3. Have a plan. Don’t just jump into your sessions without thinking through what you want to accomplish and how you will go about it. There is always a possibility that you will change your plan as you go along, but without a plan you will get nowhere. I always tell couples in the first session that I am willing to meet with either of them, one on one at any time upon request.
  4. Determine your materials. There are many great resources out there for premarital counseling. For years I have used an assessment tool created by Prepare/Enrich that is very helpful. I also like A Handbook for Engaged Couples by Alice and Robert Fryling because it allows couples to discuss key issues before each session and then come prepared to discuss what they are learning or struggling with in your time with them.
  5. Cover the bases. There are several topics which must be covered over the course of your time together: expectations, family of origin, communication, conflict resolution, personality issues, extended family relationships, money, sex, children and parenting, spiritual compatibility, roles and leisure activities. There are also some key biblical passages that should be looked at such as Genesis 1-3, Song of Solomon, Mark 10:1-12, 1 Corinthians 7:1-16, Ephesians 5:21-33, 1 Peter 3:1-7.
  6. Make friends. It is not all about content. The relationship you establish with this couple is just as important as the information you communicate. Try to spend some time with the couple outside of your office. My wife and I try to spend an evening over dinner with each couple I marry. We always ask them to come prepared to ask us any questions they want about our marriage.
  7. Utilize the body of Christ. When possible, I include my wife in our premarital sessions. Having a woman’s perspective is invaluable! This also offers the couple an example of transparency and commitment in marriage. Many churches also have premarital programs that include trained lay people, which can be a great way to augment your own time with each couple. I also strongly encourage the couples I marry to attend a Weekend to Remember conference put on by Family Life Today.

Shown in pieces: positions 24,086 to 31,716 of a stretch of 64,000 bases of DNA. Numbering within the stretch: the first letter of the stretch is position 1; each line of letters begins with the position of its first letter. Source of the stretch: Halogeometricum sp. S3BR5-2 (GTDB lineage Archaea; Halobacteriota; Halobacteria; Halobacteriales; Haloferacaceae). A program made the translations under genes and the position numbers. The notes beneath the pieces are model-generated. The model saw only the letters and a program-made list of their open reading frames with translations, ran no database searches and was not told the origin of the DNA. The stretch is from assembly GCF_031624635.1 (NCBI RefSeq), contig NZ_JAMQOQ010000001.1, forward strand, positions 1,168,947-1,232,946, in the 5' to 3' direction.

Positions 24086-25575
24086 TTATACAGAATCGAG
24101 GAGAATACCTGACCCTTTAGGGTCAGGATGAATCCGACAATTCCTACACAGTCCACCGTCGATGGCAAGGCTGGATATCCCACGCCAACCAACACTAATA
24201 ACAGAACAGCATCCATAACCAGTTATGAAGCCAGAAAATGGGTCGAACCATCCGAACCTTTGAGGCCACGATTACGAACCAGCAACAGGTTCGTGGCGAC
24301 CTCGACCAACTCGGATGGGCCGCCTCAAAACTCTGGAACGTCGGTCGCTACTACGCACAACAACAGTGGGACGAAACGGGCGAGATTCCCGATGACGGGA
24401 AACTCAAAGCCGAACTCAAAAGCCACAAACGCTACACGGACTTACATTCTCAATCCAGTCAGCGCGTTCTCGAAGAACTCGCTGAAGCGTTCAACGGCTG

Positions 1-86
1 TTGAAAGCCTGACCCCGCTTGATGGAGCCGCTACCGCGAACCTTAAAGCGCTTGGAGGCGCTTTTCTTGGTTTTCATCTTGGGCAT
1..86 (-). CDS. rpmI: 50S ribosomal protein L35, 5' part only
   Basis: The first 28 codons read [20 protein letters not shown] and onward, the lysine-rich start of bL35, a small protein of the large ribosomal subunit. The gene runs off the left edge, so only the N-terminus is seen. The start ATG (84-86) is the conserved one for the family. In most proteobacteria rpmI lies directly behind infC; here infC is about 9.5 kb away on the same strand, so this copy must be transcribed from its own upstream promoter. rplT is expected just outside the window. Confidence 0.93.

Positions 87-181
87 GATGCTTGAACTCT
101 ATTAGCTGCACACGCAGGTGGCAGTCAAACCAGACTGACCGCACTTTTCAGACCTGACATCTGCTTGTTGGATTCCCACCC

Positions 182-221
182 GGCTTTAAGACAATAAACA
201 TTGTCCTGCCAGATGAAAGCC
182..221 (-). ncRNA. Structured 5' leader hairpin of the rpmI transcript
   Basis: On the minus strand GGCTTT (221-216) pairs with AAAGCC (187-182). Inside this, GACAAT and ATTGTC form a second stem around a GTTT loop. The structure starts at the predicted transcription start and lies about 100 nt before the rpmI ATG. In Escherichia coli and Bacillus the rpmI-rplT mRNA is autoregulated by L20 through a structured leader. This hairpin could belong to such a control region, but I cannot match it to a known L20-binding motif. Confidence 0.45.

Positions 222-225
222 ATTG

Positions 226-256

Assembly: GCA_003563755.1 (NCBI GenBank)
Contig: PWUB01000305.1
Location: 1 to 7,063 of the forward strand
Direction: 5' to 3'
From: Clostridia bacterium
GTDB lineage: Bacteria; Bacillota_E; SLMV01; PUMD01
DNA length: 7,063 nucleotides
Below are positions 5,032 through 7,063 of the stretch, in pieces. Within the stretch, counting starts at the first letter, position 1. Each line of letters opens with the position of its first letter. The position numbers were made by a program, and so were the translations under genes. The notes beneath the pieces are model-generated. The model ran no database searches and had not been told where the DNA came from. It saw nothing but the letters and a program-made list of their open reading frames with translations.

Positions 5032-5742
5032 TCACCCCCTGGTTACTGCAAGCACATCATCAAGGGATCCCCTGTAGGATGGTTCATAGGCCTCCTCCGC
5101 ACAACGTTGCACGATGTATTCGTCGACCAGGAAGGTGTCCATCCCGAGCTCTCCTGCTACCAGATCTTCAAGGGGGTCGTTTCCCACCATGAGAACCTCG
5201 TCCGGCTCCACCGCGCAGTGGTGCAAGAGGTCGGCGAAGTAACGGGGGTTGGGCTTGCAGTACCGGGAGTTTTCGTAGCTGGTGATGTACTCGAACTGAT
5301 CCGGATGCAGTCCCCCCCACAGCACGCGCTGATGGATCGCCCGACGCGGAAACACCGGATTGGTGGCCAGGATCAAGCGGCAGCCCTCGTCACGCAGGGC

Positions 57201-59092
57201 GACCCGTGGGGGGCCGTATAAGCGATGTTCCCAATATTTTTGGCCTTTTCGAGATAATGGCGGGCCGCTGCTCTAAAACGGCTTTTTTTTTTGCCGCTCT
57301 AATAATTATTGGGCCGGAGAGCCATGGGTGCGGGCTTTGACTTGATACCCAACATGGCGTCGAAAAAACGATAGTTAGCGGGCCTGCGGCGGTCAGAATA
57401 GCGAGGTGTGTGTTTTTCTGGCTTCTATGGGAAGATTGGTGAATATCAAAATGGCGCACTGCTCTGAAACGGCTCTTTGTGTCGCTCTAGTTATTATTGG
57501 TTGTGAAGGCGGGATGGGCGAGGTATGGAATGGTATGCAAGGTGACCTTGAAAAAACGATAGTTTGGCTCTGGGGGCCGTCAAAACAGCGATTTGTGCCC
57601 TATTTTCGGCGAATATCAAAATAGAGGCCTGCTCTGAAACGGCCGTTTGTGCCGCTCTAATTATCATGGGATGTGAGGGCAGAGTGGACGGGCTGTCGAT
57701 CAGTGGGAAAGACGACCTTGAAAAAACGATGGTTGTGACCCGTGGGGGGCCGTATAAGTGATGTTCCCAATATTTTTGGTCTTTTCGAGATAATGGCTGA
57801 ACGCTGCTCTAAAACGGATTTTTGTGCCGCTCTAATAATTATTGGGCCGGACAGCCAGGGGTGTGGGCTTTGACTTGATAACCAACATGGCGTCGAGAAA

8. Plan the ceremony. I always tell the couple that we are meeting together to prepare for the marriage and not the wedding. Eventually, though, you will need to discuss the ceremony. I like to come prepared with a basic template of a ceremony, walk them through what that looks like, and then encourage them to think through what elements they might want to add or subtract to make it their own.
  9. Meet again. I suggest you plan to meet with the couple at least once in the first six months of their marriage. After a few months of marriage, the things you discussed in theory before the marriage become urgently relevant!
  10. Plug them in. My wife and I got married in college. Unfortunately, our premarital counseling was sorely lacking and we both brought plenty of baggage into the marriage. But we got plugged into a small group of other newly married couples, led by a more experienced couple who had been married for what seemed to us to be an eternity (5 years). That group was a lifesaver to us! When you are finished counseling a couple before marriage, give them some next steps for getting plugged into community during the first year of marriage.

I believe in premarital counseling. Not only do I enjoy it, but I believe it is one the most significant things I have done in over 30 years of pastoral ministry. Although it is not foolproof, it can provide a solid foundation for couples to build upon in the years to come.


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How to Preach on Marriage, Divorce and Singleness

Marriage, divorce and singleness can be some of the most difficult but rewarding subjects we cover in our preaching and teaching. I generally preach through books of the Bible, and these subjects come up quite often as I do so. At other times, I have chosen to specifically address these subjects as part of a topical series. Either way, these messages always seem to draw more attention and scrutiny than others. The following are ten things I have learned about preaching on these subjects.